1. Hi Erica. Thanks for posting my blog! At the first level the dream is about something that either happened to you yesterday or something that you thought about. You are attempting to come to a conclusion about an issue. A recurring dream that you have say 5 times in the last 2 weeks is there to grab your attention to an issue. But a recurring dream over a longer period of time that happen every now and then are like a favourite expression. As the metaphors we use are so unique to each of us, I can tell you that if this were my dream I would know that I am looking at whatever it is that is frightening me straight on. I see my fear clearly. The TERRIFIC aspect of your dream Erica is your healthy subconscious reminding you there is nothing to be afraid of. You give yourself the “rehearsal” of seeing something you are afraid of and realizing it isn’t going to get the better of you!

  2. There is a lot of great information here. I agree that we can use our dreams as a way to problem solve in our real life. I often go to bed confused about an issue and my dream will give me the answer. It’s very cool. I find this whole dream analysis very interesting. Great post.

    1. Thanks Julie. I am glad you liked the post. Interestingly, a great way to know if you have had progress on a particular problem, is to check in with how you feel upon waking. Typically when you wake feeling relaxed and refreshed, chances are your dreams helped you progress to some conclusions about what to do on whatever subject you are discussing with yourself. Similarly, if you wake exhausted, it could be a sign you are having more difficulty resolving the problem at hand in your current life.

  3. I always dream of someone chasing me through a forest. I wake up in a sweat so convinced it’s real. My dreams would make an amazing action film. LOLOLOL!

    1. Hi Dreamer. The dreams are always calling our attention to something….and typically, nightmares are there to grab your attention to a situation you might be avoiding in your waking life. We are self-regulating. If we under-react to the situation at hand, the dreams will over-react, hence the nightmare! When I dream I am being chased, it is typically when I am feeling under pressure. The dream is there to inspire me to discuss the matter in waking life. Is it that someone in particular is making me feel pressured? Do I want to express that feeling to that person? Or is it a situation that I am under pressure about, like a deadline. If that’s the case maybe it is that I need to clear my schedule and make the time to accomplish the task so that I can relieve the pressure!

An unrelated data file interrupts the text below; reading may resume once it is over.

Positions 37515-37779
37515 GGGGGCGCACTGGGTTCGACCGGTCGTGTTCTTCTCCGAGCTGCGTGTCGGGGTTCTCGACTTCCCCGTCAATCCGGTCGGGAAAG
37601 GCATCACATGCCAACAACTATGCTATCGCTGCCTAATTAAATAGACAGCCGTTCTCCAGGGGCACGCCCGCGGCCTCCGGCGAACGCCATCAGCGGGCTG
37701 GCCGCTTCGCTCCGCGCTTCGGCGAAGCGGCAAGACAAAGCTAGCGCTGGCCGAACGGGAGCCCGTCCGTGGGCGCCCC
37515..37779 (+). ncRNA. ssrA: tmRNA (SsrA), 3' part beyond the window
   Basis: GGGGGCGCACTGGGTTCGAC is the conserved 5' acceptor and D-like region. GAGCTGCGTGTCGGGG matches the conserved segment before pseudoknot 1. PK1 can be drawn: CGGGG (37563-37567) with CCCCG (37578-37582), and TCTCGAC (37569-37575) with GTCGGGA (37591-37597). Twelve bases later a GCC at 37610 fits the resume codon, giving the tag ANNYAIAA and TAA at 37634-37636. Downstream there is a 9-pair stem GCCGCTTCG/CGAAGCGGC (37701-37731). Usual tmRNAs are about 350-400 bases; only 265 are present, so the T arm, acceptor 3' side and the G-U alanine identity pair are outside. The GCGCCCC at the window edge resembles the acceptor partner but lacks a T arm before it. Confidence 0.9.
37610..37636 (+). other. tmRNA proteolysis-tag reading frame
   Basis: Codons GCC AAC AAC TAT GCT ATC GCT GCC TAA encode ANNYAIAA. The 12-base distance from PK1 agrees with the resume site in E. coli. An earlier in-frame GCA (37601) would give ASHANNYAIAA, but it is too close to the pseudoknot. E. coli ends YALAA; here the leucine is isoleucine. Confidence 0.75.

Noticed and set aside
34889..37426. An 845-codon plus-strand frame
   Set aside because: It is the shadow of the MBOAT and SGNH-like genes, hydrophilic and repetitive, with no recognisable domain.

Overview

4. Very interesting stuff! I began working at a research lab in 2009 and became exposed to various projects happening at the university. I was a participant in a study that was trying to show that the state between sleep and awake is the best for problem solving. By inducing that state with LED glasses and sounds I was supposed to focus on the problem at hand and found myself “traveling” in space that felt like a realistic dream. Needless to say the problem which had plagued me for years was solved within a year of that project. Coincidence possibly, but I have to say it was a very powerful process.

    1. So true! Dream analysis is definitely a powerful process. And the thing is we are getting the solutions regardless of whether we are decoding the dreams or not……It’s just that if you do make a conscious effort to recall and record the dreams and take the few steps it takes to decode the meaning, you can propel your problem-solving. It’s like that annoying fact that once you know something you can never go back to not knowing? Annoying, but true, and in this case in a positive way. You discover something and it moves your process along faster that it would if you were not taking the time to analyze the dreams. Interestingly, in response to the study you were involved in, the closer we get to morning the more time we spend in Stage 1 sleep, and it is there that we have the most vivid and longest dreams that are the easiest to recall because we are also so close to wake. Thanks for your comment!